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Reefka Schneider is one of the foremost artists of "la frontera," the binational region of the Rio Grande Valley in South Texas. Her artwork reflects the social and economic realities of the border while celebrating the local culture, people, and music. Reefka lives in McAllen, Texas with her poet husband Steven.
Yvonamor Palix, international art curator, likens Reefka's drawings to the work of Francisco Zuniga, noting "Although similar in subject matter, his works do not portray these characters in such a human and real manner." Ricardo Contreras Soto, anthropologist and co-editor of Paz y conflicto religioso: Los indígenes de México, describes Reefka's work as an "estético peligroso" - a dangerous aesthetic. Drawings from Borderlines: Drawing Border Lives were featured in the book Writing Towards Hope: The Literature of Human Rights in Latin America (Yale University Press, 2006) and in the "Afro-Hispanic Review" (Vanderbilt University Press, 2008).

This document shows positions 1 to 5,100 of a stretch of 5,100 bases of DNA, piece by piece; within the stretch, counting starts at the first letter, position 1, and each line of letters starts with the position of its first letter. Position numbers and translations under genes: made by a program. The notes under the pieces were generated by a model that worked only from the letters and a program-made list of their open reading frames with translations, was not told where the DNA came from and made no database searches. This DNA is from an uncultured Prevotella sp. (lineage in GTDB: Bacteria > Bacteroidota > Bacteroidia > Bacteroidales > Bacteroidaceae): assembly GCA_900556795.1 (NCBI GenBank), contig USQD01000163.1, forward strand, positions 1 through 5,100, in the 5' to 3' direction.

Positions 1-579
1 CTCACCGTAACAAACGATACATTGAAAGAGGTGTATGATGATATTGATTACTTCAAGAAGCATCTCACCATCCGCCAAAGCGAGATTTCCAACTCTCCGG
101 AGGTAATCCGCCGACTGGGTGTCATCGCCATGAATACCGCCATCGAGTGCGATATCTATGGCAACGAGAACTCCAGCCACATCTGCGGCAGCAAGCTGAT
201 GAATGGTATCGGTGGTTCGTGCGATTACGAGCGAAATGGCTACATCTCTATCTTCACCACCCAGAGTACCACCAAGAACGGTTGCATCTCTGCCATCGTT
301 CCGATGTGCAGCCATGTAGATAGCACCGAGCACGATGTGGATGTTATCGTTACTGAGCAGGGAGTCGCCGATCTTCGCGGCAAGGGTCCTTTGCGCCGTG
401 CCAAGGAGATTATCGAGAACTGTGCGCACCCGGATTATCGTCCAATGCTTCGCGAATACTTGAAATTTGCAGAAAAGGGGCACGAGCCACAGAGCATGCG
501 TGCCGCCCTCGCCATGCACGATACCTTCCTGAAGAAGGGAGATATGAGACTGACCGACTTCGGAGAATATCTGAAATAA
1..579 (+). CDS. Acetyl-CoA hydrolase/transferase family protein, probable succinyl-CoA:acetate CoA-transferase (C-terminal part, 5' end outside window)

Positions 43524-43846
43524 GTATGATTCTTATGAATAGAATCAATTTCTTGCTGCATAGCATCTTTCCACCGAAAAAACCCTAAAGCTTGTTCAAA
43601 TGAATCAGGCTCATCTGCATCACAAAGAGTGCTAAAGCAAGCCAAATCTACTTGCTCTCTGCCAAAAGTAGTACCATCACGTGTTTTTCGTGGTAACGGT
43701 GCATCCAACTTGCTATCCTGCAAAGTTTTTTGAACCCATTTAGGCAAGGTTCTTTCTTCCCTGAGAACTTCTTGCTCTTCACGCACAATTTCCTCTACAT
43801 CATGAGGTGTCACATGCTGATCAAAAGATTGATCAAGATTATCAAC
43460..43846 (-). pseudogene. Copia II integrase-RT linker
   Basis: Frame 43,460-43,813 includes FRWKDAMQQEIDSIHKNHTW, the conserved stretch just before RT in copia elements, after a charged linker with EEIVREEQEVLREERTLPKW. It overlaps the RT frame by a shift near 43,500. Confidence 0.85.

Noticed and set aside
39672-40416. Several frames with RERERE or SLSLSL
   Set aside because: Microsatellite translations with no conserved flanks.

Two Afro-American artists of past and present, Charles White and Dean Mitchell, have influenced Reefka greatly. Dean Mitchell has said, "I would hope that my work can bring people together. Art has a way to bridge and heal wounds." Reefka also strives to give a voice and a face to those who have none.
Reefka has had exhibitions at The University of Texas Pan American, Edinburg, Texas, the Rockport Center for the Arts, Rockport, Texas, The International Museum of Art and Science, McAllen, Texas, Northwest Vista College, San Antonio, Texas, and the Art Center for the Islands, Port Aransas, Texas. She is represented by Nuevo Santander Gallery in McAllen, Texas.